Immigration and popular attitudes
Categories: Latest News
Wednesday February 11 2015
The Bolton News relates a political row that appears to have been sparked in the constituency of Bolton West after the local Labour MP, Julie Hilling, took part in a BBC North West programme on Sunday discussing the rise in anti-Semitism over the last year and was understood to have blamed UKIP for a shift in attitudes on immigration.
Hilling, speaking on the programme said “I also think we have got an increase in hate crimes across the board, so actually there’s an increase in Islamophobia, there’s an increase in attacks on disabled people — so actually we’re in a situation I think where those crimes continue,”
“But I also think the rise of UKIP has unleashed racism in this country again. I think that we’re not doing enough to educate people.”
She was asked to clarify the comment about UKIP, to which she replied: “I’m not saying that UKIP is racist at all, but I think we are now having a much wider conversation about immigration and about blaming people, incomers to this country, and blaming them for the deficit and blaming them for the things that are bad happening in the country.”
Hilling’s opponents in the constituency, the Conservative and UKIP prospective parliamentary candidates, have both rounded on her criticising her choice of words.
UKIP party leader, Nigel Farage, has gone to some lengths to present the party’s anti-immigration stance as in tune with the wishes of the wider public. In this he is not wrong given the results of the British Social Attitudes survey of 2012 which found that 77% of those polled wanted a reduction in levels of immigration to the UK.
But the results of the BSA need to be seen in the context of messages disseminated to audiences and their perceptions of immigration as a social and economic good or bad. The BSA does suggest that immigration is viewed differently depending on the socio-economic and educational background of individuals with those of graduate level education employed in the professional classes more open to the idea of immigration and those of low levels of education and employment more closed to the idea of immigration.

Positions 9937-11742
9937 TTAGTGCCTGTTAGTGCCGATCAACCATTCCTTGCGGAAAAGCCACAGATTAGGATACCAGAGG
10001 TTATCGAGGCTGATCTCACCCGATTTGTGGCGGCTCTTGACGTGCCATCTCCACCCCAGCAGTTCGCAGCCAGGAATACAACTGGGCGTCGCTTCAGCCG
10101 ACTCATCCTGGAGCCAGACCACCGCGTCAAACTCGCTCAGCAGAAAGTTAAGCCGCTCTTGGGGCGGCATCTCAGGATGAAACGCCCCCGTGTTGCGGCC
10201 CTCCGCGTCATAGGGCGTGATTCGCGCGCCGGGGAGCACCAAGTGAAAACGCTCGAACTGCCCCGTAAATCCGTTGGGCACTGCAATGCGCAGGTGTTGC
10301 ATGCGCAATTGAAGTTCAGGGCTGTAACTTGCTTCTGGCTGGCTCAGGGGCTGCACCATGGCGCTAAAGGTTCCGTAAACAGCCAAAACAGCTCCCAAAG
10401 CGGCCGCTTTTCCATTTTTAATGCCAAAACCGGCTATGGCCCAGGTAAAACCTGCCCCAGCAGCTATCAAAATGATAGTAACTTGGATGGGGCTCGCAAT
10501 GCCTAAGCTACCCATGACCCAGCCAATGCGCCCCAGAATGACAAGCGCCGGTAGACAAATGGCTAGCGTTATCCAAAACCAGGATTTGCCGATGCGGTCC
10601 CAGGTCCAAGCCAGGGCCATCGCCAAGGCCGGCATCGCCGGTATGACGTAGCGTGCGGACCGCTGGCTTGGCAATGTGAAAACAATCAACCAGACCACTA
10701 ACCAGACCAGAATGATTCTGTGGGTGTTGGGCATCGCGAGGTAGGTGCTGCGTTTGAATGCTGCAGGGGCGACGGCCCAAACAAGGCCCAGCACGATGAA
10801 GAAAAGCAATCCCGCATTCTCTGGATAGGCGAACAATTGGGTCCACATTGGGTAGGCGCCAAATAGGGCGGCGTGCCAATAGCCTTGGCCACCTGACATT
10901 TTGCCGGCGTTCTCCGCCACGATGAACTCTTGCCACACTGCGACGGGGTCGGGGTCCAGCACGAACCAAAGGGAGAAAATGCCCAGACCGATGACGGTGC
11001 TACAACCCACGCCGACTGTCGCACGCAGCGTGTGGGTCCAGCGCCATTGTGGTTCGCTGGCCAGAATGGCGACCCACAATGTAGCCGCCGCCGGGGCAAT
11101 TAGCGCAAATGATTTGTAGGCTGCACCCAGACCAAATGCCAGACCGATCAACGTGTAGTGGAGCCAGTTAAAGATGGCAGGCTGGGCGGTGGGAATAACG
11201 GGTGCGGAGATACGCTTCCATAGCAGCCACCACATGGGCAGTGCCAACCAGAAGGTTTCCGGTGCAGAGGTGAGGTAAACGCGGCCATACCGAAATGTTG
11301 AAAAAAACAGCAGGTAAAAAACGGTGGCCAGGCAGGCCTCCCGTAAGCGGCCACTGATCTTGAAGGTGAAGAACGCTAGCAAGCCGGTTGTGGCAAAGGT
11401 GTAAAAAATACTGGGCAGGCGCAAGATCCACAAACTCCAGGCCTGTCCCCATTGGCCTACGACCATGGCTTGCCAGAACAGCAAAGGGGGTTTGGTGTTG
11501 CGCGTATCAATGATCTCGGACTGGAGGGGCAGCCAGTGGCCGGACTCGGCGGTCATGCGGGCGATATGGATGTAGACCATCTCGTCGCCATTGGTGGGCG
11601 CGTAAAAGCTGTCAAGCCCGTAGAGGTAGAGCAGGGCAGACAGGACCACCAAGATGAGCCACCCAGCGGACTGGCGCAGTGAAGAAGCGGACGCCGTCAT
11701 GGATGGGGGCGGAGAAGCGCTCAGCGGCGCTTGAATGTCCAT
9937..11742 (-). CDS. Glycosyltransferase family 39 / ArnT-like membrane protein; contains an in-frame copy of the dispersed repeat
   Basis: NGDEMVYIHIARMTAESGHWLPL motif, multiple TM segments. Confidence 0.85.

UKIP party leader, Nigel Farage, has further attempted to argue the party is “not racist”. Yet, the evidence suggests that the party certainly attracts a good many individuals who do support racist organisations, like the English Defence League and Britain First, as well as a good many candidates who have in recent elections espoused egregiously prejudicial and Islamophobic remarks (see here, here, here, here, here and here).
This is perhaps unsurprising given the outpourings of former UKIP leader, Lord Pearson of Rannoch, whose platform issue for the party’s 2010 election manifesto was to ban the burqa.
Lord Pearson has in the past claimed that Muslims were “breeding ten times fast than us”; one UKIP parliamentary candidate spoke of the “uncontrolled practice” of Islam in the UK and a further member denounced “Muslims nutters who want to kill us and put us under medieval Sharia Law”.
Professor Alan Sked, founder and another former leader of UKIP, criticised the party for “creating a fuss, via Islam and immigrants.”
In a report last year by the NSPCC and Childline, about the rise in racist and Islamophobic bullying in schools, the toxic public debate about immigration was singled out as one of the factors influencing negative attitudes towards race and immigration in classrooms across the country.
When Hilling said, “I think we are now having a much wider conversation about immigration and about blaming people, incomers to this country, and blaming them for the deficit and blaming them for the things that are bad happening in the country,” she was not far off the mark.